Picture this. You’re 23 years old. It’s Friday night. You live in NYC. What are you doing? Let me guess. Reading a book and then writing a blog post about a book you didn’t even enjoy?
Yes, I lead an exciting life. Also in my defense it’s been rainin’/snowin’/wintry mixin’ outside all day and staying in bed reading a mediocre novel seemed better than walking around NYC drinking cheap alcohol. So cheers to Friday nights in.
Anyways, The Invisible Man. Back to back H.G. Wells reading. Not crazy about him to be completely honest. The Invisible Man picked up toward the end, but up until then I was really not into it. It’s only a couple of hours of reading and I started over a week ago. It should not take that long to read. No matter how busy my week was (hint: not that busy).
For one, the raging feminist in me was not pleased with the complete lack of female characters in both The Time Machine and The Invisible Man. You can hardly count the non-english speaking futuristic creature in The Time Machine and the nagging innkeeper in The Invisible Man. I know, I know. It was written over a hundred years ago, times were different. It is still irritating. God forbid a woman enter into a science fiction novel and play a nontrivial role. Anyways, if anyone has some good feminist novel suggestions (or at least something with strong female characters), please post them in the comments. I need that right about now.
Even setting aside my feminist rage, I simply didn’t care for the novel as a whole. Plot: a man makes himself invisible; said man becomes destructive; man frightens people; man is killed. Oops, spoiler, sorry. At any rate, it just didn’t do it for me. I will say, it has really been an eye opener for the next time someone asks me what super power I would choose. Invisibility might have been right up there on my list, but boy did I not think of the many consequences and difficulties that come along with that power. So thanks, Wells. Enlightening. I will now laugh at the naïve individuals that think invisibility is a superior super power.
Jokes aside, I’ll be serious for one quick moment. I did like this quote,
“Great and strange ideas transcending experience often have less effect upon men and women than smaller, more tangible considerations.”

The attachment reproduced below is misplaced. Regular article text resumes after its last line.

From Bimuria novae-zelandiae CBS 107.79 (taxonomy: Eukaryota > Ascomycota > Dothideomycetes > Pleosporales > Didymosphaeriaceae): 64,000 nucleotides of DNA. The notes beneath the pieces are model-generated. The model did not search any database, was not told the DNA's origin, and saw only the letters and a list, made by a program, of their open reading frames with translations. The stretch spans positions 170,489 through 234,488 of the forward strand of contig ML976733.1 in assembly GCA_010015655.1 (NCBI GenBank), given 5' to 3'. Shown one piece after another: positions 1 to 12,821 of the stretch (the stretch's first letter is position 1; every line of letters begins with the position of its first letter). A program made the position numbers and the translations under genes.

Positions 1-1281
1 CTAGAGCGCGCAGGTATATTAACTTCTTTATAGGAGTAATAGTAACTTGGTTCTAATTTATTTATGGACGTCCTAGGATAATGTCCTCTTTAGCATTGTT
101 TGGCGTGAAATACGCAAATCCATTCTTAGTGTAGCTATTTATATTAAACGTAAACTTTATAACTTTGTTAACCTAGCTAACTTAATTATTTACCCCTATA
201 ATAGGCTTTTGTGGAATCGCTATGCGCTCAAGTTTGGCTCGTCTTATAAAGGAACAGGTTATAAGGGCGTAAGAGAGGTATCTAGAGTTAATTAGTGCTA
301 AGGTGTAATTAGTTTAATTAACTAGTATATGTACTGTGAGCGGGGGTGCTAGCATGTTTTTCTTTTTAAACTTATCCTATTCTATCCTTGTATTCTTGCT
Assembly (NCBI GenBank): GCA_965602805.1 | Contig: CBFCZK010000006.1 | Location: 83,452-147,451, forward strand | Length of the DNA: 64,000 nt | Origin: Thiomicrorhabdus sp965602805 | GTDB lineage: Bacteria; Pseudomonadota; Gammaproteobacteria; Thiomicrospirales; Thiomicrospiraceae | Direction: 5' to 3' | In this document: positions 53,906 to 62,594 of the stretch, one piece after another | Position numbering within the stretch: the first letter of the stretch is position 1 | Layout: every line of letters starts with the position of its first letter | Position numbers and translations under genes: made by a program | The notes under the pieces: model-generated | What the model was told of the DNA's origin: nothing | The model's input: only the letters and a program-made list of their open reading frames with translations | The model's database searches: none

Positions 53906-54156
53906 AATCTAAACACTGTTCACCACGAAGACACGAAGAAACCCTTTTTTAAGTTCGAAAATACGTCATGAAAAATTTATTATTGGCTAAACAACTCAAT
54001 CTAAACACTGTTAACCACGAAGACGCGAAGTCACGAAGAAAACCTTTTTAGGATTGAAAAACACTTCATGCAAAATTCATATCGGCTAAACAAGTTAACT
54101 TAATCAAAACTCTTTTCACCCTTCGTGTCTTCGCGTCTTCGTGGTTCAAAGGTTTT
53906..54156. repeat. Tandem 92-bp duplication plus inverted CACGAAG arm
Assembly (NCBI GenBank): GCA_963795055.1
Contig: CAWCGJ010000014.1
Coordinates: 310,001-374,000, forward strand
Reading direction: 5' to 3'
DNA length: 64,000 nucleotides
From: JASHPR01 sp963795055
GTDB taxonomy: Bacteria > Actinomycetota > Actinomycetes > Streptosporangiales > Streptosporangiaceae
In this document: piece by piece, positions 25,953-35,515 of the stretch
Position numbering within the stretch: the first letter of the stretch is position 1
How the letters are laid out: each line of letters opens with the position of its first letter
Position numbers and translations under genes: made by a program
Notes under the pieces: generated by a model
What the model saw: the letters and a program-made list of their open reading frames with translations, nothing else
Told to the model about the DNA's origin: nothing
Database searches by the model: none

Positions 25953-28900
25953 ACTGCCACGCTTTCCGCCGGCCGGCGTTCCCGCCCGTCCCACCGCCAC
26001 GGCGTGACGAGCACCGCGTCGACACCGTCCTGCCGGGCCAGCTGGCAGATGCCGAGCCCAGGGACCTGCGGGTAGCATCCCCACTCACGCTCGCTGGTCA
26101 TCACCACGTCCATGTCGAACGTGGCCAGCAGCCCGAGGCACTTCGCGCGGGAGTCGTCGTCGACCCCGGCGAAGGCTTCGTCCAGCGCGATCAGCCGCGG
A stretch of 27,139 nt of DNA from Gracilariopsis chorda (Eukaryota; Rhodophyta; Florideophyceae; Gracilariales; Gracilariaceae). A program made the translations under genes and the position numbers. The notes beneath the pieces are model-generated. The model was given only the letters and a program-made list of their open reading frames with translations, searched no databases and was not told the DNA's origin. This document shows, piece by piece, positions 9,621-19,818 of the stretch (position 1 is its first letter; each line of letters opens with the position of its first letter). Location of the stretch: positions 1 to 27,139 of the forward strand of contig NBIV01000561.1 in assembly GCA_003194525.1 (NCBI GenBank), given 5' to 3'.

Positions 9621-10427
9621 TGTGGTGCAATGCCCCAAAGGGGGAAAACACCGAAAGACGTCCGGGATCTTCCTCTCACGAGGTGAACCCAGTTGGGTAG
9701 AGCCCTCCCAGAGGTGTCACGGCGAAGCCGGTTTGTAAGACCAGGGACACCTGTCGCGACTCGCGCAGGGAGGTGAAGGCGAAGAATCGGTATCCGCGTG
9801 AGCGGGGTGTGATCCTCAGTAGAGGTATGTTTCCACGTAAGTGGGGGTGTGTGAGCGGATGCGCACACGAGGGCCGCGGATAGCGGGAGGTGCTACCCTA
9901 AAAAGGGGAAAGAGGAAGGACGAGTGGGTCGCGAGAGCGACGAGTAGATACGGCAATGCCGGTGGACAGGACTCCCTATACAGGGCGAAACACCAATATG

The narrator says this after people quickly move on from the idea that an invisible man could have existed. Even the people who “saw” him with their very own eyes eventually question themselves. It’s too outlandish, it can’t be. This reminds me of the scene in Stranger Things where the reporter suggests that they “water down” the story about Hawkins Lab. For people to believe it, it needs to be more familiar, less inexplicable. I am going to sound like a lunatic now, but imagine any strange things that have happened to you. We always explain them away so that they seem less crazy. But maybe they aren’t? Nah, they totally are, but hopefully you see my point. Maybe?
Okay well moving on to my next book. Not sure which one yet, my list seems to get longer every week. One other (kind of unrelated) thing. For anyone that doesn’t have the time to read or would just like a refresher on past books you’ve read, I would really recommend the podcast Overdue. It’s just two guys that discuss a book a week. There are nearly 300 episodes so far and they are still airing new ones. I’ve listened to a few to jog my memory on books I’ve read in the past – The Book Thief, The Brief Wondrous Life of Oscar Wao, and Fahrenheit 451 along with the 2.5 hour long episode of one I haven’t read, Infinite Jest. So far I’m a pretty big fan. They don’t tend to spoil the book, rather they talk about the ideas set forth and make jokes along the way. It’s my distraction on the treadmill. Give it a try and let me know what you think.